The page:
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Bad buzz? Why 'slum tourism' is back in the spotlight on social media

This type of urban tourism essentially involves operators organizing guided tours of slums. Debate is raging once again on Twitter, about whether it's time to put an end to slum tours

Published: Sep 9, 2022 01:49:11 PM IST
Updated: Sep 9, 2022 01:55:33 PM IST

Bad buzz? Why 'slum tourism' is back in the spotlight on social media"Slum tourism" takes visitors on guided tours of some of the poorest parts of a country. Image: Shutterstock

Sandy beaches and coconut trees aren't the only things that interest tourists, it seems. In India, so-called slum tourism continues to find a market among visitors. This type of urban tourism essentially involves operators organizing guided tours of slums. Now, on social media, an ad spotted on TripAdvisor has shocked internet users.

Debate is raging once again on Twitter, about whether it's time to put an end to slum tours. It all started with a post from the journalist Tanishka Sodhi, who shared an advert for a tourist tour of a slum in downtown New Delhi, offering the chance to visit one of the poorest parts of the city.

Charity or voyeurism?

The tour proposes to let visitors discover one of the biggest slums in Asia, on foot, during a three-hour tour. Far from being free, the tour, proposed by Street Tours India, is priced at $13.87. On Twitter, this tour has caused many users to react, pointing out the voyeuristic attitude of wealthier consumers towards the poor.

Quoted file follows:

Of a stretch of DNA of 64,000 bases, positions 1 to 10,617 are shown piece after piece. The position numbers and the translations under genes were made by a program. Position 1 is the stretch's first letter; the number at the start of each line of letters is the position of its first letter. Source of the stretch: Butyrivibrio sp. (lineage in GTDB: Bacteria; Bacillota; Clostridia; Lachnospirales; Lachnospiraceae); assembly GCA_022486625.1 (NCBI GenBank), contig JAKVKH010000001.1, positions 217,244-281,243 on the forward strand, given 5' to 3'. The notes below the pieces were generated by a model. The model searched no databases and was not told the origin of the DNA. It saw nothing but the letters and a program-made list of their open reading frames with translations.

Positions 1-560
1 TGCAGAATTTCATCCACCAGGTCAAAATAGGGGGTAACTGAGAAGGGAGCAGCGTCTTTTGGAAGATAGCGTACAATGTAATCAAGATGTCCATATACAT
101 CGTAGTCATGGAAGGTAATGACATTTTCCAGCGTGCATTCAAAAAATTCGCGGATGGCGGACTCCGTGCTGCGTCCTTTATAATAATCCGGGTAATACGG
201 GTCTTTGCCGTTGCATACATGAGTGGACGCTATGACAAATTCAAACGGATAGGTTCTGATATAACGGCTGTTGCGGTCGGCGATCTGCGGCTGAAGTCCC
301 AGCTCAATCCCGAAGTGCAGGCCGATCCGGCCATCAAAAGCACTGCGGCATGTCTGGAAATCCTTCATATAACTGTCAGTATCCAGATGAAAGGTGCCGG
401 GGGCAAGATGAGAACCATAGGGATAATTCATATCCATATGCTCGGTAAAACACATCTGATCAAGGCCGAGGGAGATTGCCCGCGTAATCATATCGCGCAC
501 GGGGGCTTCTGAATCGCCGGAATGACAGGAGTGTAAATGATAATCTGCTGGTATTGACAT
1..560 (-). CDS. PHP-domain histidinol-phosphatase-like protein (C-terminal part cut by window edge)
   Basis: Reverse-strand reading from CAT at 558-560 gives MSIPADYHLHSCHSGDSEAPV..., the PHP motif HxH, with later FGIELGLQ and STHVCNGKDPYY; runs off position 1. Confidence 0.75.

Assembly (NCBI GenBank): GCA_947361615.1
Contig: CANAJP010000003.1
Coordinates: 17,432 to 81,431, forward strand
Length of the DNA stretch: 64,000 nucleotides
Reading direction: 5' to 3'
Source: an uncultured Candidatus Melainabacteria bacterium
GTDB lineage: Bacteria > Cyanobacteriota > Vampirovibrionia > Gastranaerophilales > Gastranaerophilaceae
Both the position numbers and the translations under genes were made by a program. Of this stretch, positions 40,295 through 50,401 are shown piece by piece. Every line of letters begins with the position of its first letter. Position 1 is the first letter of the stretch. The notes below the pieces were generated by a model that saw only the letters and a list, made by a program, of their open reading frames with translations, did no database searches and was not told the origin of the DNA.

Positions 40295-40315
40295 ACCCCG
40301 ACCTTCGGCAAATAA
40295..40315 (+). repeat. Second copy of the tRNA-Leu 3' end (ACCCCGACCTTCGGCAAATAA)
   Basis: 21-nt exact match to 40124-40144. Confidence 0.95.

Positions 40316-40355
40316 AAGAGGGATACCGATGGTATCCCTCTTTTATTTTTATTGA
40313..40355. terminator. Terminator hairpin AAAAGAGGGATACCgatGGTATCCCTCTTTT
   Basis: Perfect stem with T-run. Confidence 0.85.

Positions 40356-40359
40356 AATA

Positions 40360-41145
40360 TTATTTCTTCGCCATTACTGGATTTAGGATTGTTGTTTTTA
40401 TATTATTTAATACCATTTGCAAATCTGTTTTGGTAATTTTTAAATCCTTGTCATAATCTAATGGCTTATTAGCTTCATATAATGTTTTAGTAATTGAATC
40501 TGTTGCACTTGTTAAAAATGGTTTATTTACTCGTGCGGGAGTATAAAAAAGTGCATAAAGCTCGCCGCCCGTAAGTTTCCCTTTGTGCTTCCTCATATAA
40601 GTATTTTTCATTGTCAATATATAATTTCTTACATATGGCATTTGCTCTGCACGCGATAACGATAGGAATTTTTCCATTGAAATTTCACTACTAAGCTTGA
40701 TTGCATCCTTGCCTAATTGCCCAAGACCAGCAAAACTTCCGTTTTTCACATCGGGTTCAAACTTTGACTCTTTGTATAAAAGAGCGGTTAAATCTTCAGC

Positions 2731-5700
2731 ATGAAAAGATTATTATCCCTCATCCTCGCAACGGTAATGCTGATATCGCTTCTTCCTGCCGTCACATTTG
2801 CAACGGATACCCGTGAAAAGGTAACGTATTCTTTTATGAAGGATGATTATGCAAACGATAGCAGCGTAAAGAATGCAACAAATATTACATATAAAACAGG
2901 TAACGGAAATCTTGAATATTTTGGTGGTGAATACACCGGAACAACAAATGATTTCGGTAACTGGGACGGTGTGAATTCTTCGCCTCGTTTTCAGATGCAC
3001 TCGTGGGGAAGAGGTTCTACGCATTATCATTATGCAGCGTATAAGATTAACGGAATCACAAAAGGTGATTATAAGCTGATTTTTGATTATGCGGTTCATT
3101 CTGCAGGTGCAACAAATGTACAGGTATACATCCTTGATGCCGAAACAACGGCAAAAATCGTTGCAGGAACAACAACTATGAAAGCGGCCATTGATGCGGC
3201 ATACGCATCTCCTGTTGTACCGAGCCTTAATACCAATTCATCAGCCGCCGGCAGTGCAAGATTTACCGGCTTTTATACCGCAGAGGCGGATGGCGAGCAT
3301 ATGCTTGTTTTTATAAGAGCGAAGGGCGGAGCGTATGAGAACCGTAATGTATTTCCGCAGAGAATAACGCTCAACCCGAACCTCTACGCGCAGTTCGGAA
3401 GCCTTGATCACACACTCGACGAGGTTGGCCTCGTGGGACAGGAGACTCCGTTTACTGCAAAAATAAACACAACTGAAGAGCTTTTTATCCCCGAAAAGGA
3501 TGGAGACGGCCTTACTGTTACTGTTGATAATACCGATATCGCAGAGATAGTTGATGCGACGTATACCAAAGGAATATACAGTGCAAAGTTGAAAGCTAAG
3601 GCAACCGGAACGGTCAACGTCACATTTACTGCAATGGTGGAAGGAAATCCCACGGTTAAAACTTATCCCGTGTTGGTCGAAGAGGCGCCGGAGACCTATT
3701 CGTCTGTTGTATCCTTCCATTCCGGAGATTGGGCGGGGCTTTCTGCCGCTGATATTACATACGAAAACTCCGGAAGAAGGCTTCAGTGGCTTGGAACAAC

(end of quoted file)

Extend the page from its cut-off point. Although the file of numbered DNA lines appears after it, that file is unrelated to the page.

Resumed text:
While some users have accused the tour operator of cashing in on the plight of these populations in the sole aim of entertaining wealthier consumers, others nevertheless see certain benefits in this kind of poverty tourism. Whether in Africa, Asia or Latin America, certain communities don't hesitate to set up their own "slum tours" as a way to earn money.

The "Slumdog Millionaire" effect

This kind of tourism is nothing new. While these "slum tours" found particular popularity after the release of the hit movie "Slumdog Millionaire" in 2009, the phenomenon actually dates back to the 19th century. And, at the time, "slum tourism" wasn't just about developing nations, as it was also going on in cities like San Francisco.

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